neutrino line in Figure 1). Owing to the expected high neutrino flux, a relatively modest fiducial mass of 100 tons of liquid scintillator will according to the predictions of the standard solar model, produce a rate of 5 events per day from the 0.86-MeV 7Be neutrino line by neutrino-electron scattering. The 7Be events can be separated from the lower-energy p-p events (maximum energy 0.43-MeV) by the energy of the recoil electrons and by the characteristic shape [2] of their recoil spectrum, which has a sharp cutoff near 0.67 MeV.

The theoretical prediction for the flux of 7Be neutrinos is more reliable than for the higher-energy 8B neutrinos observed by Kamiokande, with an estimated uncertainty of about 6 percent [2]. If the MSW interpretation is correct, then the observed flux of 7Be neutrinos will be greatly reduced relative to the predictions of the standard solar model. The BOREXINO measurement will also provide an essential datum for the interpretation of the gallium experiments, since 7Be neutrinos are predicted (by the standard solar model) to contribute significantly.

The BOREXINO detector is to be constructed with standard liquid scintillator materials that are adapted to the requirements of high purity and large scale that are necessary for a solar neutrino experiment. The requirement of radiopurity (uranium and thorium at less than ~10 −16 g/g) is at least an order of magnitude more stringent than is required for the water Cerenkov detectors (like Kamiokande and SNO), but the extremely low solubility of naturally occurring compounds of the radioimpurities in the BOREXINO organic liquids compared to their solubility in water is an offsetting advantage. The radiopurity and other aspects of the experiment related to backgrounds will be tested in a 4-ton version of the experiment, currently under construction at the Gran Sasso underground laboratory and expected to become operational in 1995. A full-scale BOREXINO experiment (approximately 100 tons) is planned to be built in the same laboratory. The BOREXINO collaboration includes experimenters from Italy, the United States, and Germany.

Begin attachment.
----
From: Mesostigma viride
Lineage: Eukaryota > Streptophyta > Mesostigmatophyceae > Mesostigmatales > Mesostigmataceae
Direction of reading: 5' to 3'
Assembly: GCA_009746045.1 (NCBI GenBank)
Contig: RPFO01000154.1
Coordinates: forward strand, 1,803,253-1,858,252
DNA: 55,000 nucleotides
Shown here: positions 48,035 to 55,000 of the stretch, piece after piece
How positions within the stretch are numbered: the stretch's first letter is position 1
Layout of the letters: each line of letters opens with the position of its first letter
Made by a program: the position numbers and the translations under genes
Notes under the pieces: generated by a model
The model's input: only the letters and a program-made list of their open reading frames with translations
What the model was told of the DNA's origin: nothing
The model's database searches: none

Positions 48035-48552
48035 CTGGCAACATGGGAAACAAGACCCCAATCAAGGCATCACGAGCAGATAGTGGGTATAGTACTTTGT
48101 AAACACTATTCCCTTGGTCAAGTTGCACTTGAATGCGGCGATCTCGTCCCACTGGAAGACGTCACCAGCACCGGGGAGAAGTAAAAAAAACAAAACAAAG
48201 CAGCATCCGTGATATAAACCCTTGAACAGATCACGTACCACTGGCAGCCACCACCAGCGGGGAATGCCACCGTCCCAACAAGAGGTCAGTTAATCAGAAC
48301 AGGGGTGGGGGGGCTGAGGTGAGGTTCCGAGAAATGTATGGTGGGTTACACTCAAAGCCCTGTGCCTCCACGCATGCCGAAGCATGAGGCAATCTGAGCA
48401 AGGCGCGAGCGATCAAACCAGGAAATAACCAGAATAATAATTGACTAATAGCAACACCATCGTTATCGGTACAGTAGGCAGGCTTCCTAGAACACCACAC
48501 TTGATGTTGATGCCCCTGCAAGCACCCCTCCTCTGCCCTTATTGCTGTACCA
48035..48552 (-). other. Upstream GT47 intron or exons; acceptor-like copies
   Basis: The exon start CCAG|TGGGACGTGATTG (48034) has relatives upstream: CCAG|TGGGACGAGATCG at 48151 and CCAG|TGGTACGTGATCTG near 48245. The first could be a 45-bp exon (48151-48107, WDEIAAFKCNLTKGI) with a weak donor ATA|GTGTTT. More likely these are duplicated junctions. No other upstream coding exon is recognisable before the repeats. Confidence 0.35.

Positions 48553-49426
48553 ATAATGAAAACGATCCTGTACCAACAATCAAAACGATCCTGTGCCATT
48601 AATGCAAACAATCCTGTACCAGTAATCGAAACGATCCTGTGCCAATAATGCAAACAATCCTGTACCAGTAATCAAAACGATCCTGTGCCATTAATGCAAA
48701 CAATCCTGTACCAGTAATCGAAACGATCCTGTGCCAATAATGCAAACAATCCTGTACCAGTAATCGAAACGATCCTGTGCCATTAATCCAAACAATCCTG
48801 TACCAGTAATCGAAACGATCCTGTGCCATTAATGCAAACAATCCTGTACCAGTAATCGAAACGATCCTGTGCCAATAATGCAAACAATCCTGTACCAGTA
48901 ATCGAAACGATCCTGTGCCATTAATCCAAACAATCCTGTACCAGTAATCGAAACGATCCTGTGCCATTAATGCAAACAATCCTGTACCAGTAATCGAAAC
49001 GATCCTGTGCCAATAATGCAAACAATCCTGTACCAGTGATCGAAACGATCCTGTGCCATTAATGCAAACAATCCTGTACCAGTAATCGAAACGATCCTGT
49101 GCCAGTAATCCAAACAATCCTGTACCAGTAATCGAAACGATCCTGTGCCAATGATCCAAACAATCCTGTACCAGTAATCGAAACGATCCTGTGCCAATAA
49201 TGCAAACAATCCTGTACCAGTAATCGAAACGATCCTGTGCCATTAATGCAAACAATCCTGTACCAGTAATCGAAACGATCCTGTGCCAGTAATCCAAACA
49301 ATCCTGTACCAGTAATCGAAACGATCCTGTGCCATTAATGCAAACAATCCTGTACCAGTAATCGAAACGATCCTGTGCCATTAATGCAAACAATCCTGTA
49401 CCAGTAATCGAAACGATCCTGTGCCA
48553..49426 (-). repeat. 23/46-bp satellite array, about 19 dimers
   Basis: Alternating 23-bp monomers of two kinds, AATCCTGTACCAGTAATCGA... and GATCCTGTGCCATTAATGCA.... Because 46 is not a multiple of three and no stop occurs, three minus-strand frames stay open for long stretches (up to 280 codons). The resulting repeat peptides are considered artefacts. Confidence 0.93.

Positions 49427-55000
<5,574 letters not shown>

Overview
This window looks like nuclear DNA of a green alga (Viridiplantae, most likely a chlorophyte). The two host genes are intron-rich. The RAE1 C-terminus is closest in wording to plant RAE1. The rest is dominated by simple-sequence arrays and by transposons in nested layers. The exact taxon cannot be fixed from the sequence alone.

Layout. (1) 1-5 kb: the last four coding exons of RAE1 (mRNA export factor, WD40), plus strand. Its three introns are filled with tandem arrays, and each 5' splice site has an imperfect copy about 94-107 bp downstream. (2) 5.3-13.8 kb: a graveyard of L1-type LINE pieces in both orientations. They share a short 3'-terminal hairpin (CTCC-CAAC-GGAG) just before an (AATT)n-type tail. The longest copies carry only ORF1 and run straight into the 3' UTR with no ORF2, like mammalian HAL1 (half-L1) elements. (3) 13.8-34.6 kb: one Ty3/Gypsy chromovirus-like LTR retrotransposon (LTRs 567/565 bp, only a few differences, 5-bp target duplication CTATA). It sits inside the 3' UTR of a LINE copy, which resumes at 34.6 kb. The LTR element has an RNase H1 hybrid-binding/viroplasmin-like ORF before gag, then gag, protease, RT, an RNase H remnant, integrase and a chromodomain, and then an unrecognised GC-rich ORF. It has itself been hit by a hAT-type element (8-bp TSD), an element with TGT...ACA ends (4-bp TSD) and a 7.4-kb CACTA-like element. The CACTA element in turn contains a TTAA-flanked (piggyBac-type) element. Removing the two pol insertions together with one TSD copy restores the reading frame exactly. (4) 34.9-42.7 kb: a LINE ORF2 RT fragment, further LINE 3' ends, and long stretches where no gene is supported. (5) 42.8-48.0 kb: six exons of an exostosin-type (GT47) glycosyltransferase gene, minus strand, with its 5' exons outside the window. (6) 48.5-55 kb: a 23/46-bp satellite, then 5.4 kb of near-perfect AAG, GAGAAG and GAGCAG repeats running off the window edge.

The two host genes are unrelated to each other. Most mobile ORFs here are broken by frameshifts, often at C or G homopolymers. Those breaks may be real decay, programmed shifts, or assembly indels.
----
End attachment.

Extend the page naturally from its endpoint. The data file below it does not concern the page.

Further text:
Iodine

An iodine radiochemical detector (all 127I) will be somewhat similar to the existing chlorine detector but, per target atom, is expected to have a counting rate 5 to 10 times larger [26]. A multi-module 100-ton iodine detector, with about one quarter the number of target atoms of the 615-ton chlorine detector, is now under construction in the Homestake mine near the present chlorine detector. This detector, which is expected to begin operating in mid-1995, will have a solar-neutrino-induced 127Xe production rate of the order of 0.5 to 1 atom per day.

The product 127Xe atoms will be removed from the iodine detector by an automatic, computer-controlled extraction system with a 2-hour extraction period. There will be two extraction cycles per day, one in the early morning and another in the early evening. The daytime-produced 127Xe will be accumulated in one charcoal trap, while the 127Xe produced at night will be collected in a second charcoal trap. Once a month the 127Xe from each of these two traps will be transferred to proportional counters and the number of atoms in each trap determined. A significantly larger nighttime than daytime production rate of 127Xe would be a clear indication that muon-type (or tau-type) neutrinos are being reconverted to electron-type neutrinos as they pass through the earth and thus that the MSW effect is operative. The counting of the daughter product, 127Xe, which has a 36-day half-life, is very similar to that for 37Ar.

Calibration experiments will be performed to directly measure the cross sections for neutrino conversion of 127I to 127Xe. These experiments are necessary to determine the relative sensitivity of the detector to 7Be and 8B neutrinos. Expansion of the present iodine detector to 1000 tons may be proposed after operating experience is obtained with the 100-ton detector and the neutrino cross sections are measured.

Developing New Solar Neutrino Detectors

We begin by summarizing the work currently being done on four active (electronic and cryogenic) detectors (ICARUS, HERON,